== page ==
Student Safety

Jess Gilman, left, Joe Chirillo, Karen Borders and Mike Colver, all retired law enforcement personnel with Campus Safety Program, a company that provides specially-trained personnel for schools to augment their security measures. (SCOTT SMELTZER, Daily Pilot / August 30, 2013)

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A former Costa Mesa police officer and a cadre of other law-enforcement veterans say they believe they've come up with a viable plan to prevent violence in schools

Jess Gilman, a 27-year police veteran, retired from Costa Mesa's department in October. He'd spent the past 17 years working as a school resource officer watching over Costa Mesa and Estancia high schools.

Two months after his retirement, when a gunman killed 20 children at Sandy Hook Elementary School in Newtown, Conn., Gilman began thinking there had to be a better way to protect school campuses.

He didn't know it at the time, but the tragedy sparked the same response in the group of former police officers he's now working with at Irvine-based Evidence Based Inc.

"Newtown is a game-changer to protecting our schools," said John McLaughlin, a former Irvine officer and president of Evidence Based.

Since that winter, McLaughlin has been pulling together a management team to start a Campus Safety Solutions unit at Evidence Based.

With more than a century of experience among them, the five former cops are working to hire and train law-enforcement and military veterans and then deploy them to school campuses.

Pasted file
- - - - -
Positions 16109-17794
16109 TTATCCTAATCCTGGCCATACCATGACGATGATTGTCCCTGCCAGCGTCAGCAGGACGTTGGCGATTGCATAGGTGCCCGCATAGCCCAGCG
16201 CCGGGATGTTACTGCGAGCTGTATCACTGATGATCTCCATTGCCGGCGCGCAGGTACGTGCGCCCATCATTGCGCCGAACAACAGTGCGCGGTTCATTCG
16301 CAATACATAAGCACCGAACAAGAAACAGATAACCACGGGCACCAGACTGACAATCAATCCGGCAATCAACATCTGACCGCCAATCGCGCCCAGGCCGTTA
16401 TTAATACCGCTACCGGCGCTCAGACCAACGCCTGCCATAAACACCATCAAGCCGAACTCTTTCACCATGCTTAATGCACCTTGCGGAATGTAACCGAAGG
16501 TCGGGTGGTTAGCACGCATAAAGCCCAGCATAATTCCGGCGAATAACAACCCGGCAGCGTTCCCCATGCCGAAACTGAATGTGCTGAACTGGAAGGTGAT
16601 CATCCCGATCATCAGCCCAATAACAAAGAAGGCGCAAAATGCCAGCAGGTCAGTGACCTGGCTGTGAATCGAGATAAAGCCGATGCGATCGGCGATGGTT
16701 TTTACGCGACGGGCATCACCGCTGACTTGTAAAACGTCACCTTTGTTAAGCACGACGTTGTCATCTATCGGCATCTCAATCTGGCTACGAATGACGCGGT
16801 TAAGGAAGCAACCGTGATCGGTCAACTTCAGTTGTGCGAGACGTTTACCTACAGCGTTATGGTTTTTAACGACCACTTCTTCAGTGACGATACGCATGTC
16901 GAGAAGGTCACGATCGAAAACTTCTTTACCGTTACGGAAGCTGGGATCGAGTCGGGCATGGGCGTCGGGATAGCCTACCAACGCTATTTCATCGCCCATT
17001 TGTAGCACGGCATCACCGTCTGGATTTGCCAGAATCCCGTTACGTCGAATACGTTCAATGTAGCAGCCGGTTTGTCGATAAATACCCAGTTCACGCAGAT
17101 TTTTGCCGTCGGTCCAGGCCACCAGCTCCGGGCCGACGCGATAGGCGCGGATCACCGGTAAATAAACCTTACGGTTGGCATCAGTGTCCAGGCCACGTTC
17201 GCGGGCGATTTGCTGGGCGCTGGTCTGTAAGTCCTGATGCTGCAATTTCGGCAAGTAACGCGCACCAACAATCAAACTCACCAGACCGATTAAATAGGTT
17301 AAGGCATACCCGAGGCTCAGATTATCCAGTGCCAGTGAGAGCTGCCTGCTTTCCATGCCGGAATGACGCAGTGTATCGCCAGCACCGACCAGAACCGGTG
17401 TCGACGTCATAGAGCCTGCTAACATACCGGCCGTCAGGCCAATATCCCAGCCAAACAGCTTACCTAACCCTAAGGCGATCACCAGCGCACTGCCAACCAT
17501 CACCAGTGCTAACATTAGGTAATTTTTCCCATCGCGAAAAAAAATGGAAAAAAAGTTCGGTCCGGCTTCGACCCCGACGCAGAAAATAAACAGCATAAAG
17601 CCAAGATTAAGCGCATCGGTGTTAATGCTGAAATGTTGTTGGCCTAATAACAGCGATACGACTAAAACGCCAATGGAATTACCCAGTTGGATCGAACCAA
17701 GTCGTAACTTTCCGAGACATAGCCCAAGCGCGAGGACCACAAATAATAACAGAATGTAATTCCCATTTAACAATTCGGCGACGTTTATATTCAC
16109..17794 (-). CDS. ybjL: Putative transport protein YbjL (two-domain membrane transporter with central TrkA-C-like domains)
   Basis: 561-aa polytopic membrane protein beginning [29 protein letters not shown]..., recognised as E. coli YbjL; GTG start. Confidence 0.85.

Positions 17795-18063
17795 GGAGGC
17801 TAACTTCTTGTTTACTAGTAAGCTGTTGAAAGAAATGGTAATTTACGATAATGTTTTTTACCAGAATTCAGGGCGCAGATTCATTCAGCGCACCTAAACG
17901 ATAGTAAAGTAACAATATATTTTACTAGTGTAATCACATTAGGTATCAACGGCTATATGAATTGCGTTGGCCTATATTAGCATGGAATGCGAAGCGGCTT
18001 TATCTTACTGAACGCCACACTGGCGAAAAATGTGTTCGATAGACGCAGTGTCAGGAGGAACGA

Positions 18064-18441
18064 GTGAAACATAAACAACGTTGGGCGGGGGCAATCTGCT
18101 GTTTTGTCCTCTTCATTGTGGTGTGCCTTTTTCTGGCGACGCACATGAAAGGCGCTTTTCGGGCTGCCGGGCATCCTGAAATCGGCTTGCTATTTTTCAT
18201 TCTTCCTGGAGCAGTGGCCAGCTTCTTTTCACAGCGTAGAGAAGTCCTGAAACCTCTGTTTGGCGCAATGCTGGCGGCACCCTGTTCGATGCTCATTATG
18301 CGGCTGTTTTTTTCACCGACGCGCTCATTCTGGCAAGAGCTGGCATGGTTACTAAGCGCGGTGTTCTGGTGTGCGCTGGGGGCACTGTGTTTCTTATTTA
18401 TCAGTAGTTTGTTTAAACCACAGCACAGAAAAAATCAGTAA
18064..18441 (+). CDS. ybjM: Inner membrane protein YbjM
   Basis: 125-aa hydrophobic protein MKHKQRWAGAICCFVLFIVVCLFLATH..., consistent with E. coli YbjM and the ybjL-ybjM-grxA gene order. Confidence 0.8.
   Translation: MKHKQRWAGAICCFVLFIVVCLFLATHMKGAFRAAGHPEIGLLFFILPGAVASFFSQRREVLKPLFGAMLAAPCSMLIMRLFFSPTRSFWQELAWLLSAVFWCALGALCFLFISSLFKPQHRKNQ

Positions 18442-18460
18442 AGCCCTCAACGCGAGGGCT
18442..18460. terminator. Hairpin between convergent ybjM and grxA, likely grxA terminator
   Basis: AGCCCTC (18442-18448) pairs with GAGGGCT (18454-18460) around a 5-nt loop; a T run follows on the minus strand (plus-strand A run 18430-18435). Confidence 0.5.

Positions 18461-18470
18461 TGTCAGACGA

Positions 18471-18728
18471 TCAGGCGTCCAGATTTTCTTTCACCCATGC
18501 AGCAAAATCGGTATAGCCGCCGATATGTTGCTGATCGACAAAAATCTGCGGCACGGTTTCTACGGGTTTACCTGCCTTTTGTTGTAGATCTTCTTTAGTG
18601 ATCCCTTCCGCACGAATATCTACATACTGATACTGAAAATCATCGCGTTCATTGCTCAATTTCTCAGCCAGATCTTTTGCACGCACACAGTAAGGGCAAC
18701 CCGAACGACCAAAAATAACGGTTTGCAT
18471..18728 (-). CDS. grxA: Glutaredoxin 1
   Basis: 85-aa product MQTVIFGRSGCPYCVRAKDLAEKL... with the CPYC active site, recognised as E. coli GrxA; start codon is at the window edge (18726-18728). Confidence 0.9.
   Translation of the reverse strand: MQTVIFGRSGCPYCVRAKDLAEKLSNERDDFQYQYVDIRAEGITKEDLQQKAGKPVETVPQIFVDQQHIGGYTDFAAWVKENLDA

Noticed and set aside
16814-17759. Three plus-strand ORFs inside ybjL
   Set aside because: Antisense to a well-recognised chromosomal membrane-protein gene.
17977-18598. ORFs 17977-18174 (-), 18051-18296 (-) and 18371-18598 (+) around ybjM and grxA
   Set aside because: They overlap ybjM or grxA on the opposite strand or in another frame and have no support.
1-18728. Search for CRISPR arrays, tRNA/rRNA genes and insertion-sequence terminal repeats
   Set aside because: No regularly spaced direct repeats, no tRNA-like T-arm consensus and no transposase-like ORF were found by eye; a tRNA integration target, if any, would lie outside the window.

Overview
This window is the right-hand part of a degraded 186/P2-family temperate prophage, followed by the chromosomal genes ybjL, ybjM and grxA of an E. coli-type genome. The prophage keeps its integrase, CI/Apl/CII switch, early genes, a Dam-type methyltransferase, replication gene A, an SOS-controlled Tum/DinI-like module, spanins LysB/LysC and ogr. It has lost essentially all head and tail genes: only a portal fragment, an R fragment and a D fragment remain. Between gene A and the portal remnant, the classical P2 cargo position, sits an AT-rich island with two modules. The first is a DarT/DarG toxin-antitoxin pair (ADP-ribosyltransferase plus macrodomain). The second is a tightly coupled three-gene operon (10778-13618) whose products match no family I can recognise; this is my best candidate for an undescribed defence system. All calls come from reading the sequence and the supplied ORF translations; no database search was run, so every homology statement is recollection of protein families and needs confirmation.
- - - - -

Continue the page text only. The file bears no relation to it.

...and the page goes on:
If the worst ever happens, they'll be tactically trained to step in, according to McLaughlin.

But the job of school safety officer entails more than that, he added. These people would assess threats reported by students, teachers and other staff and be able to decide whether a situation would be better handled by police or mental health services.

Evidence Based also employs a crew of social workers for officers to work with.

Ideally, the campus safety officers would prevent the violence before it happens by watching for warning signs, McLaughlin said.

"The best observers of behavior are former law enforcement guys," he said.

Having someone armed and highly trained on campus five days a week is key too, according to the management team.

"When there's a bad guy, we're going to give them the attention they deserve," Gilman said.

Campus Safety Solutions hasn't inked contracts with any schools yet, but McLaughlin said negotiations are being held with four districts.

He declined to specify the districts but said they are in Los Angeles and Orange counties.

The Newport-Mesa Unified School District considered using Evidence Based's service in Costa Mesa but decided against the idea as the end of summer approached.

Supt. Fred Navarro said at the time that he wasn't sure he wanted his district to be the first to use the service.

He also said the cost to hire a private company could be more than contracting with cities to provide officers on campus, but McLaughlin disputes that.

Cost is a key component of Evidence Based's service, he said. McLaughlin estimated that one of the company's campus safety officers costs $110,000 to $112,000 a year.

That price reportedly includes total compensation for the employee, insurance and equipment.

In the 2011-12 school year, Newport-Mesa paid about $180,000 to contract with Costa Mesa for one police officer.

In a move Evidence Based touts as the first of its kind, the company has partnered with Golden West College's Criminal Justice Training Center. Before stepping foot on campus, its officers will go through training that covers everything from tactical responses against active shooters to signs of mental health problems that could portend violence.

"Even though we are a private security firm, we are a private security firm unlike any other because of our training and our experience," Gilman said.

Joe Chirillo, a 32-year-veteran of policing who retired form the Beverly Hills Police Department as a lieutenant, said there's no comparison.

"It's like donuts and croissants," he joked.